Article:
A frosted-over air conditioner is a strange sight for many homeowners to see, especially on extremely hot days. As it turns out, frost formation is a strange but normal occurrence for any air conditioning unit. The culprit lies with the refrigeration process itself — as your air conditioner extracts heat from indoor air, the surrounding moisture condenses and a small portion of it freezes on the coils.
A small amount of frost buildup won’t hurt your air conditioner, but too much of anything can be bad. Heavy frost and ice buildup can have serious consequences for your air conditioner. The following information highlights some of the problems that heavy frost and ice buildup can cause for your AC system.
Adequate airflow is absolutely critical for your air conditioner. In fact, the evaporator and condenser coils rely on a steady source of airflow to function properly. As indoor air flows through the evaporator coil, for example, the coil helps cool the air by absorbing latent heat in the air stream. Outdoors, the condenser coil relies on airflow to release heat into the atmosphere. A heavy buildup of frost and ice can have the same negative impact on your air conditioner as a clogged air filter. Frost and ice can block air from flowing through the coils, preventing them from functioning properly. Without a steady source of airflow, your air conditioner won’t be able to cool your home effectively. In most cases, the airflow coming from your air conditioner’s vents may feel weaker than usual.
Poor Cooling Performance
Blockages caused by frost and ice buildup can also impact your air conditioner’s overall performance. For starters, you may notice your air conditioner struggling to maintain desired temperatures in your home. No matter how much you adjust your thermostat downwards, you won’t be able to keep your home as comfortable as before.
Increased Energy Consumption
Another consequence of excessive frost and ice buildup is a noticeable increase in your air conditioner’s energy consumption. As your air conditioner struggles to keep your home cool and comfortable, it’ll also use more energy than usual due to its components working harder than usual. All of this constant hard work can lead to an increase in your monthly energy bills. If you’re a stickler for low utility bills during the summer, the sticker shock caused by an ice-bound air conditioner can be an unwelcome surprise.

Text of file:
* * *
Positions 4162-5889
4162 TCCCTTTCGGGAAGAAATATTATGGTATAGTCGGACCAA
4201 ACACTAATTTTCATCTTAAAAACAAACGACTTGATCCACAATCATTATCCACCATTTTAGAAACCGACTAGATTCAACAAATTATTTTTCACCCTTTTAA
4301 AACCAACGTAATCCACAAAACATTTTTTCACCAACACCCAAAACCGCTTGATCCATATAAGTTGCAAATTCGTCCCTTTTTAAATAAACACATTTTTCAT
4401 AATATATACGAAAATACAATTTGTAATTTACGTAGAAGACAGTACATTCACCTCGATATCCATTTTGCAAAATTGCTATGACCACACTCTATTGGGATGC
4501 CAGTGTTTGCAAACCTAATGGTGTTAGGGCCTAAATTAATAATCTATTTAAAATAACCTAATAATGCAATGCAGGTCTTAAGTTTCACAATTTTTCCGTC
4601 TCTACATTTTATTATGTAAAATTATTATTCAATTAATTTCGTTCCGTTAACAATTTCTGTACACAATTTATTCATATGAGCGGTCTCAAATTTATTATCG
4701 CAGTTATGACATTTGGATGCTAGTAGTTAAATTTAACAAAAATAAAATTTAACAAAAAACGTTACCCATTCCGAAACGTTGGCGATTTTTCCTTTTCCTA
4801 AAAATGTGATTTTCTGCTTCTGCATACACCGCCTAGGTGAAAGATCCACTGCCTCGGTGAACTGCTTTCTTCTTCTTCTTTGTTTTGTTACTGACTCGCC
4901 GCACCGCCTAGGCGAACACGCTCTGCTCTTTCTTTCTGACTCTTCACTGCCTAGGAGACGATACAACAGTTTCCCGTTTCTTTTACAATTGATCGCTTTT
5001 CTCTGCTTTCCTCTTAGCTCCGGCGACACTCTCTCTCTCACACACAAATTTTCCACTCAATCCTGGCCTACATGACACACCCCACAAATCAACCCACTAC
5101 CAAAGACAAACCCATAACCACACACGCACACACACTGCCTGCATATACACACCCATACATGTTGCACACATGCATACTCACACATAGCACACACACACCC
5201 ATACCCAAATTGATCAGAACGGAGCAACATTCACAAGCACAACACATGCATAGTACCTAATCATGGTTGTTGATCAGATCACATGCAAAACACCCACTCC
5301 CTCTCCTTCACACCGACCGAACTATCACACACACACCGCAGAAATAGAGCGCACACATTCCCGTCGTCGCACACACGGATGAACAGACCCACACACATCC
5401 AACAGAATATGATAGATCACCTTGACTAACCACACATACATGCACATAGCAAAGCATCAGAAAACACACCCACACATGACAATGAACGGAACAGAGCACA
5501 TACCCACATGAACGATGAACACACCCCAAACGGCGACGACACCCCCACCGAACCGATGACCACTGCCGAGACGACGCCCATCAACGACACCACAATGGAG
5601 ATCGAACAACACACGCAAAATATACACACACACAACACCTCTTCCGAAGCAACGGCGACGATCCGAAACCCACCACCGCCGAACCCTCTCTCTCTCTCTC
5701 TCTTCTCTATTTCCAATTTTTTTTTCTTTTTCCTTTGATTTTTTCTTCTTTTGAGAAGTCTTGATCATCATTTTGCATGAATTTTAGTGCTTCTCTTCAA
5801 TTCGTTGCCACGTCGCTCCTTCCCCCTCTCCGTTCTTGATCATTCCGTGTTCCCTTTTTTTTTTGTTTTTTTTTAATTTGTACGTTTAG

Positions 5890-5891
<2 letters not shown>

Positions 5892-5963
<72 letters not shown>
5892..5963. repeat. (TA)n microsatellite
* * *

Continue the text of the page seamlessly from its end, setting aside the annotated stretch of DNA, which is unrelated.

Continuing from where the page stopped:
If you don’t take care of your frost and ice buildup issues, sooner or later they can result in your air conditioner’s unexpected shutdown. An AC system will automatically shut off if it overheats due to blockages caused by frost and ice buildup. A complete shutdown can rob your home of its cooling comfort for extended periods. Frequent shutdowns also add wear and tear on your air conditioning components, leaving them less reliable and more prone to failure long-term. To avoid these and other expensive problems that frequent shutdowns can cause, tackle your air conditioner’s frost buildup issues as soon as you can.
Heavy frost and ice buildup can cause yet another unexpected problem — water leaks. Your air conditioner features a unique drip tray that captures water as it condenses from warm air and drains it out of the system. Large volumes of melting ice can easily overwhelm your drip tray, sending water over the edge of the tray and onto the ground below. You’ll notice something’s amiss when you start seeing puddles of water around your air conditioner. Uncontrolled water leaks can cause water damage to surrounding flooring and even spread mold and algae throughout your air conditioner. If you have a water leak due to melting frost or ice, you’ll need to take care of it as soon as it starts.
Keeping your coils on ice can eventually damage the coil itself. Ice naturally expands and contracts as it grows and melts. The constant expansion and contraction can make short work of your coil’s aluminum fins, causing them to crack or break apart. The actual copper or aluminum lines that make up your evaporator and condenser coils can also crack under the stress, leading to refrigerant leaks. Attempts to unthaw the evaporator or condenser coil may also cause damage. For example, you should never use an ice pick to break up thick sheets of ice. Don’t pour hot water over a frozen coil either or the coil may crack due to thermal shock. In short, be careful how you unthaw your coils if they’re affected by heavy frost or ice buildup. Good maintenance is the key to preventing frost and ice buildup. The experts at Magnolia Plumbing, Heating & Cooling can help you keep frost and ice at bay through regular air conditioner service. Contact us to schedule maintenance or repairs today.